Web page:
Page last updated at 09:23 GMT, Tuesday, 24 April 2007 10:23 UK

Mother 'heartbroken' over verdict

Lucie Blackman's mother, Jane Steare
Jane Steare has been haunted by images of what happened

The acquittal of Japanese businessman Joji Obara of the killing of Briton Lucie Blackman, nearly seven years after her family first heard she had gone missing, has left her mother "absolutely heartbroken".

Jane Steare, who lives in Sevenoaks, Kent, said her "worst fears" had come true.

She said she would be consulting the authorities and her legal advisers over the possibility of pursuing an appeal in her "continuing search for justice".

"As for my darling Lucie, I miss you so much. This aching void in my heart feels like it will never go away... your mummy will never give up hope of finding justice and the truth," she said in a statement.

When Mrs Steare first heard how her daughter's body was disposed of, what was already unbearable pain became "a living hell".

She said she feared the worst as soon as her daughter set off for Japan - a fear that was to be proved tragically correct when she was reported missing.

"I already knew I'd never see Lucie again when she left for Japan on 3 May 2000," she said.

She had tried to stop her daughter making the trip to the Far East saying she had "a gut feeling" something bad would happen.

She was beautiful on the inside as well as the outside
Jane Steare
But nothing could prepare her for the horror of how her daughter's body had been dismembered.

"The pain became horribly visual - a living hell," she said.

Thoughts of the 21-year-old woman's rape, abduction and killing still torment Mrs Steare so much, she was unable to be at the Tokyo court to see Mr Obara found not guilty of her daughter's death.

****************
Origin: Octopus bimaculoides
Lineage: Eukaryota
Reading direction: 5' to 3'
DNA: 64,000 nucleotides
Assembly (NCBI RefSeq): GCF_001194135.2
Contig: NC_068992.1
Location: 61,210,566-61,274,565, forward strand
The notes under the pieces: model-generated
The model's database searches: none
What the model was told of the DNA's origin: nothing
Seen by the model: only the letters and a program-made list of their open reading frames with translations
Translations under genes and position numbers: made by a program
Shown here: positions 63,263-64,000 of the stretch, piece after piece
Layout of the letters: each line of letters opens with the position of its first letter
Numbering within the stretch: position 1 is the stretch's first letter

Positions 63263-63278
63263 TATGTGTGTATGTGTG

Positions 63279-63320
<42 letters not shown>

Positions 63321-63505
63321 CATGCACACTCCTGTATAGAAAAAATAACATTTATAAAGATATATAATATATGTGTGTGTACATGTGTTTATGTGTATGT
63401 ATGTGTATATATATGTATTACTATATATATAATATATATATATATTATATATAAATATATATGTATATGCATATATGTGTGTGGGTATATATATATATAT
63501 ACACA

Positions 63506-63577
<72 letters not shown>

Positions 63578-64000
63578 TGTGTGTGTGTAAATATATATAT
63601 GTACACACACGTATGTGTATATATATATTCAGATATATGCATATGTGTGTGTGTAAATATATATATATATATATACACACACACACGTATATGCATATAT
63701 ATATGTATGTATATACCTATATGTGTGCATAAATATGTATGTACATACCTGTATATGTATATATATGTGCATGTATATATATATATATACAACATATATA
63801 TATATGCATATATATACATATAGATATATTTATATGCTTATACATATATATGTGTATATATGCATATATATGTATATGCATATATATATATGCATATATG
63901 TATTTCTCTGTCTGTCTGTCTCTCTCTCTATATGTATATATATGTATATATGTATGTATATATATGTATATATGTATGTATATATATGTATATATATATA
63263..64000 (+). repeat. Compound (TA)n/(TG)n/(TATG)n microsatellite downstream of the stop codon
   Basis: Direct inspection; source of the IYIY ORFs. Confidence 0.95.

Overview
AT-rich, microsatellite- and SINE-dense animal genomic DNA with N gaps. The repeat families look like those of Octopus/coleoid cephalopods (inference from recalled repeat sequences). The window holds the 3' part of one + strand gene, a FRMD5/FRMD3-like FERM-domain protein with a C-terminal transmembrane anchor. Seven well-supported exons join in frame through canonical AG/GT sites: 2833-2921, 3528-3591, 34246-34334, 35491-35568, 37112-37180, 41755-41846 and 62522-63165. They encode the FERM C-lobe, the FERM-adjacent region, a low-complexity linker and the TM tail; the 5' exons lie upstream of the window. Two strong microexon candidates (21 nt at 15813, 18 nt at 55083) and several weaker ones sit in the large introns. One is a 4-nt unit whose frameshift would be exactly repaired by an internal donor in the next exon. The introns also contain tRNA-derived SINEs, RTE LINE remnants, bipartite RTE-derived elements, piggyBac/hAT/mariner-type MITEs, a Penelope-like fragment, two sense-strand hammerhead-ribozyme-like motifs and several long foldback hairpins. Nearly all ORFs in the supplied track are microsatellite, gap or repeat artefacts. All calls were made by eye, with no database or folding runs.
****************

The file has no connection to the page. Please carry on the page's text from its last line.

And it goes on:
"I do not want to add his face to the images already in my head," she said.

Miss Blackman's body was found dismembered in a cave.

Her head was encased in concrete, with her long, blonde hair shaved off.

The discovery of part of a woman's leg and hand were the first reported finds as the Tokyo Metropolitan Police followed a trail which led them to a seaside cave in a remote and secluded fishing village.

Miss Blackman, a former flight attendant who was working as a hostess in a nightclub in the Roppongi bar district of Tokyo when she vanished, was identified by her dental records.

Lucie Blackman (picture from the family)
Lucie Blackman had been working as a hostess in a nightclub
Her mother still has treatment for post-traumatic stress disorder to help her "block out the horrific images".

Mrs Steare said: "I hate the terms closure and 'moving on'. Real life isn't a soap opera. But we can learn to live with pain and loss."

Her abiding memory of her daughter was of "her laughter, her energy, her humour, her hugs, her love, and her soul".

"She was beautiful on the inside as well as the outside," she said

Hundreds of mourners attended Miss Blackman's funeral in Chislehurst, south east London, in 2001, where she was described by the family as "a glorious girl who could quite literally light up a room with her presence".

Property developer Mr Obara, 54, had denied abducting, raping and killing Miss Blackman.

He first appeared in court in July 2001, with the trial getting under way in November 2003.

Mr Obara was questioned about the death while already in custody suspected of raping eight other women and killing another hostess.

video and audio news
Lucie's parents react to the court verdict

Excerpts: Lucie's mother speaks
20 Apr 06 |  Asia-Pacific
'I feared for Lucie' says mother
08 Oct 02 |  England
Lucie trial told of mother's pain
20 Apr 06 |  Asia-Pacific
Lucie hunt police find remains
09 Feb 01 |  Asia-Pacific

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